In a game against in-state rival University of Mary last September, Minot State University freshman running back Randel Barber took the delayed handoff on a draw play, burst through a hole at the line of scrimmage and sprinted past the Marauder defense untouched for a 35-yard score.
"(The draw is) a speed play," Barber said. "The defense doesn't know what's coming. You can blow right past them if they blitz. For me, it's one of my favorite plays."
Giving the explosive Barber space to run is one of the primary objectives for an offense that averaged just 91.3 rushing yards per game in 2012 - the second-lowest total among 16 Northern Sun Intercollegiate Conference teams.
Minot State University sophomore Randel Barber trails blocker Wayne Peters during practice Aug. 18 at Herb Parker Stadium.
After serving as graduate Blake Eggl's backup last season, Barber is the early favorite to earn the starting role in the Beavers' one-back backfield. The 6-foot-1, 185-pounder racked up 435 rushing yards as a true freshman with an average of 4.8 yards per carry.
A couple of other young backs - sophomore Tyler Molyneaux and redshirt freshman Jarvis Mustipher - haven't recorded a college carry but are expected to push Barber for playing time. MSU running backs coach Andy Heitkamp said the Beavers will likely use all three.
"They're all a little bit different," Heitkamp said. "Tyler is kind of our physical, run-you-over back. He can make guys miss a little bit to do stuff, but his style is to be a more physical running back.
"Randel is more kind of the slasher, fast guy. ... Jarvis is the in-between guy. He's kind of our spark plug. He has the ability to run into people, he has the ability to make guys miss."
Heitkamp said the 6-2, 200-pound Molyneaux was limited by a knee injury last season, but came back strong in the spring. Mustipher - built like a bowling ball at 5-7, 190 pounds - has impressed with his versatility in fall camp.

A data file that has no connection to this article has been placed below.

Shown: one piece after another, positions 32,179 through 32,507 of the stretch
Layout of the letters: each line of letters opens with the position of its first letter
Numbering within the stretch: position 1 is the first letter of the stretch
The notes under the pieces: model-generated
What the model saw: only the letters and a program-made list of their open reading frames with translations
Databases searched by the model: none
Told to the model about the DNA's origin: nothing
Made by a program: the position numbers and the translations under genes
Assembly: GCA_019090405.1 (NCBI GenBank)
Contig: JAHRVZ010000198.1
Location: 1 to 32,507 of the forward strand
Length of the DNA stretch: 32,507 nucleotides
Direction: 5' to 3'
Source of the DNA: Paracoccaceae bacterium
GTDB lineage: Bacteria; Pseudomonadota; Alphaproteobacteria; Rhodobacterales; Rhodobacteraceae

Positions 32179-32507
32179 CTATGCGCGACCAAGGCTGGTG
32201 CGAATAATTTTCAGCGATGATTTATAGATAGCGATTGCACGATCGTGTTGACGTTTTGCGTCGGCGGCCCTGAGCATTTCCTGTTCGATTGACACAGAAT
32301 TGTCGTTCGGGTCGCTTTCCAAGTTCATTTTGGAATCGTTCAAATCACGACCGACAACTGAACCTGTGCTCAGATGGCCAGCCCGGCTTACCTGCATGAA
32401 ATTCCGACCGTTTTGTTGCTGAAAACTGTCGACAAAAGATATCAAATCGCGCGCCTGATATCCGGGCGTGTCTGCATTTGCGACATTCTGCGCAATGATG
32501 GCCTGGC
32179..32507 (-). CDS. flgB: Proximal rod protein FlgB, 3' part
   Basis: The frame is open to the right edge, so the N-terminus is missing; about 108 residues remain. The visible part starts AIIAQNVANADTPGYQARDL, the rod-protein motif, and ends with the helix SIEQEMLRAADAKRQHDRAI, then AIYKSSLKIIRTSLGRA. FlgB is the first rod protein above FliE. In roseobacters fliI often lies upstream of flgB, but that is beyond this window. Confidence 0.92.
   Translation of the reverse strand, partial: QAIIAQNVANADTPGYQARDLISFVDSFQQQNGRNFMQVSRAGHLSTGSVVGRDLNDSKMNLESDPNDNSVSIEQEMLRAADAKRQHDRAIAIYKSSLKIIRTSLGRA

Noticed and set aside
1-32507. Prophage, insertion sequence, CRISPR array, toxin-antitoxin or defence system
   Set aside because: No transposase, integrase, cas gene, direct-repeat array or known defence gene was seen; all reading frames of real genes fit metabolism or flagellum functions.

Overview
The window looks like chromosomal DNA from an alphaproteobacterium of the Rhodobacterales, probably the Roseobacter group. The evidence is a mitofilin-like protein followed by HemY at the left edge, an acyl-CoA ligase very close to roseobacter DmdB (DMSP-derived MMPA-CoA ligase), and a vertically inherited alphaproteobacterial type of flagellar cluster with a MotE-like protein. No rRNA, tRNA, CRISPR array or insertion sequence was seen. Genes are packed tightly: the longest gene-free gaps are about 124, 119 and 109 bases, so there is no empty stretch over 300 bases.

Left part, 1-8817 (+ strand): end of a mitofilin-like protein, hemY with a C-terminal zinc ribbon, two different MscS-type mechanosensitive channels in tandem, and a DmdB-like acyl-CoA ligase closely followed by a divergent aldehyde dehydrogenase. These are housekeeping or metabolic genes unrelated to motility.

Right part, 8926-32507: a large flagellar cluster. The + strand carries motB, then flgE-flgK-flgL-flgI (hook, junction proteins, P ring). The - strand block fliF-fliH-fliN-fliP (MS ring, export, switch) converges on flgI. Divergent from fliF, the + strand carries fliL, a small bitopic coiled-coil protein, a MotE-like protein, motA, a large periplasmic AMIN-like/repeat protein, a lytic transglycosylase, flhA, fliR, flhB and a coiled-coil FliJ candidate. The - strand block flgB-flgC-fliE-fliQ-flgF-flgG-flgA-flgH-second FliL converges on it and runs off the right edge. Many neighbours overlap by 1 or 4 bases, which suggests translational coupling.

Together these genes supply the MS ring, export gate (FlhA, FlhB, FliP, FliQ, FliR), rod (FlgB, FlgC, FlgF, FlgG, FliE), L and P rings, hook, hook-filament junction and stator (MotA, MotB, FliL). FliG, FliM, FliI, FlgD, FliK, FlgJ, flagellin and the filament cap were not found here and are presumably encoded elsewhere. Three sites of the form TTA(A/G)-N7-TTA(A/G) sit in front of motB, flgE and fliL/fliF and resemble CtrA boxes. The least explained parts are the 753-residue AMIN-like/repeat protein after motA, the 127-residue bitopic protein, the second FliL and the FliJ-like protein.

"I think it's gonna be good," Barber said of the backs' various skill sets. "(Opponents are) not gonna know what's coming. They've never seen Jarvis play. (Molyneaux) didn't get that many reps. It's just three different varieties of running back. ... It's gonna help the offense open up a little bit more."
Mustipher said the Beavers are working on eliminating negative plays, something they struggled with last season. MSU took an average of 33.5 negative rushing yards per contest in 2012. Excluding sacks, the figure drops to 14.6 yards per game.
"We don't have to break every run, but make sure we at least get back to the line of scrimmage," Mustipher said. "We can't take as many tackles in the backfield."
Heitkamp said his young group is also competing in the mental approach to the position.
"They spend a lot of time together, quizzing each other with who can actually draw the (offensive) front and the blocking scheme or call the protection and do it," he said. "That's really important. The more you know about it, the easier the game gets. If they know what the front is, where the defensive people are moving, the gaps they're responsible for - it makes it easier for them to know where to run."
The running backs have set a goal to improve upon last year's subpar rushing totals. But they understand they'll need help from an offensive line that is breaking in three new starters.
"That's one of the things that I've been the most impressed with is those guys aren't trying to do things they're not capable of doing," Heitkamp said. "They realize they need the people up front to do things with. And the people up front realize they need the people behind them to achieve things successfully. Obviously, when you can run the ball, the game gets a whole heck of a lot easier."
Daniel Allar reports on Minot State University athletics and assists with high school coverage. Follow him on Twitter @DAllar_MDN.
Editor's note: This is the final part of an eight-part series breaking down each unit of the Minot State University football team. The other seven stories can be found at minotdailynews.com.